This week, as we look at passages of Scripture that get twisted around, we come to the most commonly quoted Bible verse today: “Do not judge others, and you will not be judged.” This is from Matthew 7.1-5. We also read 1 Corinthians 5.9-13.
Have a listen, or watch the Facebook Live video feed below.
Matthew 7.1, some say, has surpassed John 3.16 as the Bible’s best-remembered verse. Trouble is, context is everything, and it often gets misused, if not abused. What does Jesus mean when he tells us not to judge other people? That’s what we explored today in looking at Matthew 7.1-6. Have a listen:
Last week, my wife and I went on a short driving trip in search of spring. The result of our search is that spring is coming, but I think it’s going to bypass us to the south – at least, for us who live in Ontario. This seems to have been an interminably long winter. “Always winter, never Christmas,” as C.S. Lewis put it in The Lion, The Witch and the Wardrobe.
We set out on Monday and pointed the car southward. The driving conditions were not particularly great until we got into central Virginia, and even there snowflakes were still falling. We made it to Myrtle Beach, our intended goal, where it was (at best) jacket weather. Since the weather was supposed to turn ugly again to the north, we stayed just one night and reluctantly pointed the car northward again on Thursday morning. To some, this would have been a pointless holiday, but for us, it was the kind of trip we used to take when we were younger, so it was fun just to see some new countryside.
On our second day, still heading south, we turned east to avoid some particularly frightful road conditions, and found ourselves on an interstate
highway that was, I’m sure quite lovely in the fall. In the winter, it was hard to tell, because my eyes were focused on the snow-laden vehicles around me. But as we traversed Maryland’s little “panhandle”, having gone up and down more hills than we could count, we entered quite a deep valley, known in the Appalachians as the Cumberland Narrows. Despite being nearly as rich in snow accumulation as home, we found this to be quite a pretty spot compared with what we had driven through to get there.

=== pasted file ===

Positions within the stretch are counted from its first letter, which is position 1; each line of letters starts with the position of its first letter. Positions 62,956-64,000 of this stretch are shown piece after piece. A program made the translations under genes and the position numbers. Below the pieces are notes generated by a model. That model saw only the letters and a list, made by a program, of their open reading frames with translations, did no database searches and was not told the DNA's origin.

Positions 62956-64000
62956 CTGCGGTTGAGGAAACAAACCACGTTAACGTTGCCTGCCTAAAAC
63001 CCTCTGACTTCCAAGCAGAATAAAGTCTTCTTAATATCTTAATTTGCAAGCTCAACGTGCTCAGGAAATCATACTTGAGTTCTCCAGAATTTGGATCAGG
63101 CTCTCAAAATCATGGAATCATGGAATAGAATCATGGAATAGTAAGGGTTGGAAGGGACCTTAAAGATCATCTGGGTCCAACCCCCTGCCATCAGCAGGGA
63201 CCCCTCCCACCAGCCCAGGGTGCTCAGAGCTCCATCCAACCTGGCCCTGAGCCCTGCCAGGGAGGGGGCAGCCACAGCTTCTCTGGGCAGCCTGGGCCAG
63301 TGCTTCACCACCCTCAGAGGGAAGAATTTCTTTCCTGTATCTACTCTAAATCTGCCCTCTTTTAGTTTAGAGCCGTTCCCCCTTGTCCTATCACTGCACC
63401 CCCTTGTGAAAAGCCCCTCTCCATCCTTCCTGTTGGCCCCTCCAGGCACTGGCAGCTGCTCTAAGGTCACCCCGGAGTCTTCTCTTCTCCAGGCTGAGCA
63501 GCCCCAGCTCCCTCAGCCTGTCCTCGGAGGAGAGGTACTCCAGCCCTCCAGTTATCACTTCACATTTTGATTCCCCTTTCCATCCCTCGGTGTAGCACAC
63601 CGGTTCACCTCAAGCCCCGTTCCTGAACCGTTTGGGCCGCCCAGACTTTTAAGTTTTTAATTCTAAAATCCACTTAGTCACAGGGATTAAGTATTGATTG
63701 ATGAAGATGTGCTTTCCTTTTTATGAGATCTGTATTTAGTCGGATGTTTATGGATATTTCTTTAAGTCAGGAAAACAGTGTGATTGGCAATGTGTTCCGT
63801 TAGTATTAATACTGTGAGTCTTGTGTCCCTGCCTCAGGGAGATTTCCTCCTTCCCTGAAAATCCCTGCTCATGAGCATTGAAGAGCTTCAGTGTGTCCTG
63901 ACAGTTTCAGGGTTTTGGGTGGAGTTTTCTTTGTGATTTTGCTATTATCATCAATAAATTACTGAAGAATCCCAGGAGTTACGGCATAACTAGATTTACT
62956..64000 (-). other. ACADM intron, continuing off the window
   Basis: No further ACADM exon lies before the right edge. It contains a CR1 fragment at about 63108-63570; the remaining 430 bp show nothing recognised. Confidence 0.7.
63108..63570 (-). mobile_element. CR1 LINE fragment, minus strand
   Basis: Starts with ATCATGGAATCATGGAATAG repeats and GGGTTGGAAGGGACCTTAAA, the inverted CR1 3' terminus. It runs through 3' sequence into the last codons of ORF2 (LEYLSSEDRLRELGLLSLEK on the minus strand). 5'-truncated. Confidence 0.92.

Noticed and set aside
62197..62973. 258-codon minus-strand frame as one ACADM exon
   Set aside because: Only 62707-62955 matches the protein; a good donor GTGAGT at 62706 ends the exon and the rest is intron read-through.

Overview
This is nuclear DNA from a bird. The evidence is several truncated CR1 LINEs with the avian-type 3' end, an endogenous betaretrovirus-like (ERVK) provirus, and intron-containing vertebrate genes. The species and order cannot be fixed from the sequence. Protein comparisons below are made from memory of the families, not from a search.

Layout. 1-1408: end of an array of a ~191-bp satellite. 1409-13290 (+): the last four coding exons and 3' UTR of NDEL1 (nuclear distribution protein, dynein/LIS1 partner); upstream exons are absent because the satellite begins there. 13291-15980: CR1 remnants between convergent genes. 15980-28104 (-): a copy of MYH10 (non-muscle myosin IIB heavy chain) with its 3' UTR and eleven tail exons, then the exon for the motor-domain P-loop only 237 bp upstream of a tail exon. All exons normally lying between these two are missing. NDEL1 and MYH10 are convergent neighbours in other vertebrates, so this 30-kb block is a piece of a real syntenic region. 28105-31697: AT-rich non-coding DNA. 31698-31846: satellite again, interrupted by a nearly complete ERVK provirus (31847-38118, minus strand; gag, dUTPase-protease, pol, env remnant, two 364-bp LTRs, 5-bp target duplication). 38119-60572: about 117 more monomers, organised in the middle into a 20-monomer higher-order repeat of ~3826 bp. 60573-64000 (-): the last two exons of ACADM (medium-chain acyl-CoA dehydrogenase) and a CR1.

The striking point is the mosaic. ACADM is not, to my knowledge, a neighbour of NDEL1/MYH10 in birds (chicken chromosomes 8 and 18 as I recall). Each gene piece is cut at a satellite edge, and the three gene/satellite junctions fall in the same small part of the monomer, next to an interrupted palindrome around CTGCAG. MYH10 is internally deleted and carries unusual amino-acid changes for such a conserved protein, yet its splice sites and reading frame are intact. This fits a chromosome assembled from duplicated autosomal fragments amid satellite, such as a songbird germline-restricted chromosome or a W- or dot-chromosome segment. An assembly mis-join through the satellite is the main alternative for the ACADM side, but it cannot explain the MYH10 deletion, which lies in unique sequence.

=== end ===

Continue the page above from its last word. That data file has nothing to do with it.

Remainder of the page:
This got me thinking: usually, we see “narrow” in a negative light. When we find ourselves in a heated disagreement with someone, we are apt to cast that person as being “narrow-minded” (irrespective of whether or not it’s true). When we’re trying to navigate ice-laden sidewalks – an Olympic sport these days where I live – we’re dealing with “narrow” paths.
But, as the picturesque setting of Cumberland, Maryland illustrated for me, “narrow” can be good. Jesus understood this better than we all do when he said, “You can enter God’s Kingdom only through the narrow gate. The highway to hell is broad, and its gate is wide for the many who choose that way. But the gateway to life is very narrow and the road is difficult, and only a few ever find it” (Matthew 7.13-14, NLT). Maybe the narrow way isn’t so bad after all; Jesus is telling us that the broad way, the popular, heavily-trodden route, isn’t going to lead us to him. So why take that path?
Many do, because it’s easier. It’s more popular. It comes with less pain, less struggle, less trouble. But it doesn’t lead to where we want to go. What we fail to understand, until we have taken the narrow way, is that the pain and struggle and trouble bring growth, blessings and a richness that we would not otherwise experience.
Don’t be afraid of the narrow way. Some will wonder why you take it, but Jesus will know why. Isn’t that what matters?
Today, at St. Paul’s, Nobleton, we celebrated the 25th anniversary of the dedication of our current church building. It was great to meet so many people who had come from near and far who had been part of the process of making St. Paul’s the church we know and love today. I had the privilege of preaching the Word and speaking about “The Cornerstone” – from Matthew 7.24-27 and Psalm 118.1-4, 19-29. Give a listen here: